Rihanna's 'S&M' Video: A Pop-Culture Cheat Sheet

Clip, which premiered Tuesday, features Perez Hilton and nods to Madonna.

[artist id="1940303"]Rihanna[/artist] is undoubtedly one of this generation's greatest, most-fascinating pop stars, and a lot of that interest has been inspired by her music videos. She seems to deal exclusively in striking visual imagery that is colorful, racy and pushes boundaries. Her latest clip, for [article id="1657024"]"S&M," which premiered Tuesday (February 1)[/article], is no exception.

In the video, Rihanna puts herself in a number of suggestive situations, both as the dominated and the dominatrix. But rather than simply titillate, the clip is attempting to say something meaningful about Rihanna's sometimes-contentious relationship with the media, a topic that many pop stars have addressed in their videos over the years.

While "S&M" doesn't make a whole lot of explicit references to images of the past, the roots of the clip run deep and are extremely eclectic.

Perez Hilton

The celebrity blogger appears in two different places in the clip, but the one that leaves the biggest impression puts Hilton on the end of a leash held by Rihanna. Dressed as a glamorous housewife and walking across a perfectly manicured lawn, Rihanna leads Hilton to a fire hydrant, where he mimes urinating, then lowers to the ground to have his belly rubbed. Hilton is a perfect example of Rihanna's complicated relationship with the media, as he has said some negative things about the singer on his blog but will still appear in the video (and in a submissive role, no less).

The Newspaper Dress

In the press conference scene (which finds Rihanna bound behind a wall of plastic wrap), the star is wearing a dress made of newspapers that looks an awful lot like the John Galliano creation Sarah Jessica Parker wore on an episode of "Sex and the City." Is it a comment on the limited usefulness of the press or simply a fashion statement?

The Circle of Microphones

In the same scene, Rihanna is surrounded by a circle of microphones -- an image that keeps popping up in recent music videos. R. Kelly used it in his clip for "When a Woman Loves," and Britney Spears recently tweeted a similar image that will be appearing in her upcoming clip for [article id="1656493"]"Hold It Against Me."[/article] Interestingly, both of those artists have had extremely volatile public lives and have been both boosted up and burned by the press -- as has Rihanna herself.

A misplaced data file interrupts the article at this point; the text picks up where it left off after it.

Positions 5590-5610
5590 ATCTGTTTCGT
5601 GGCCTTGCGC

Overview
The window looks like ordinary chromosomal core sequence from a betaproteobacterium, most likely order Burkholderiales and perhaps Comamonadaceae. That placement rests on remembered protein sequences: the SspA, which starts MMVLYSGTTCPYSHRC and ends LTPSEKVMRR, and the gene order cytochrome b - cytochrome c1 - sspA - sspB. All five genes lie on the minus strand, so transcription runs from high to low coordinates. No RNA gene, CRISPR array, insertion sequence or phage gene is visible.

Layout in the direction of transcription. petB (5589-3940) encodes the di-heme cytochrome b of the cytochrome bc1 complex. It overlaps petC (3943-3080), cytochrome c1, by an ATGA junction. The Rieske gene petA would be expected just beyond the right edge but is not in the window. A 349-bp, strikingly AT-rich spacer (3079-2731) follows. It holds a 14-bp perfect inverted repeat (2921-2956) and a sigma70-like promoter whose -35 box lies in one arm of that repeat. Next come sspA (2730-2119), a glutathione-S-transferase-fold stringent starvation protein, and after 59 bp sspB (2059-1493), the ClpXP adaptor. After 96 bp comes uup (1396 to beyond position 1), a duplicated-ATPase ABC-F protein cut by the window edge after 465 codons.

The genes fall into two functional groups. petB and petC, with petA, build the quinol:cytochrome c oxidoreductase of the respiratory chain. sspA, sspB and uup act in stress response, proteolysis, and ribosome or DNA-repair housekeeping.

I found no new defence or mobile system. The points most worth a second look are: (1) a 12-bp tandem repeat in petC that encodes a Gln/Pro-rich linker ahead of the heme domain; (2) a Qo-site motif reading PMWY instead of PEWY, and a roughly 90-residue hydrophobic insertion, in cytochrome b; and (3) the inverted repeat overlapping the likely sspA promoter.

The Pig's Head

One of the background actors is wearing a pig's head -- an image that often appears in Pink Floyd's imagery and also showed up in the video for Silverchair's "Tomorrow."

John Waters

The visual elements of "S&M" owe a lot to the suburban Technicolor wonderlands of John Waters' films. The Baltimore native has spent a career pushing the boundaries of good taste while destroying the notion of suburban ennui. Both the appearance of pink popcorn and the entire "Perez Hilton as a dog" sequence owe a debt to Waters' oeuvre (especially "Pink Flamingos" and "Serial Mom").


The Material Girl didn't invent the idea of bringing S&M imagery into music videos, but she certainly perfected it. Anytime Rihanna introduces ball gags, whips or riding crops, it's hard not to think about the "Erotica" and "Human Nature" videos.


Plenty of artists have crafted videos showing their relationship with the press and have featured images of themselves being chased by headlines, but nobody did it better than Michael Jackson, whose "Leave Me Alone" remains a definitive statement on how he felt about the people writing about him.

The Rolling Stones Tongue Logo

In the clip's final image, Rihanna is wearing a smiley face over her eye and the Rolling Stones tongue logo over her mouth. Created for the band by graphic designer John Pasche in 1971, it first appeared on the Sticky Fingers album and has become synonymous with the group's grittiest, raunchiest work.

What other references did you catch in Rihanna's "S&M" video? Let us know in the comments!

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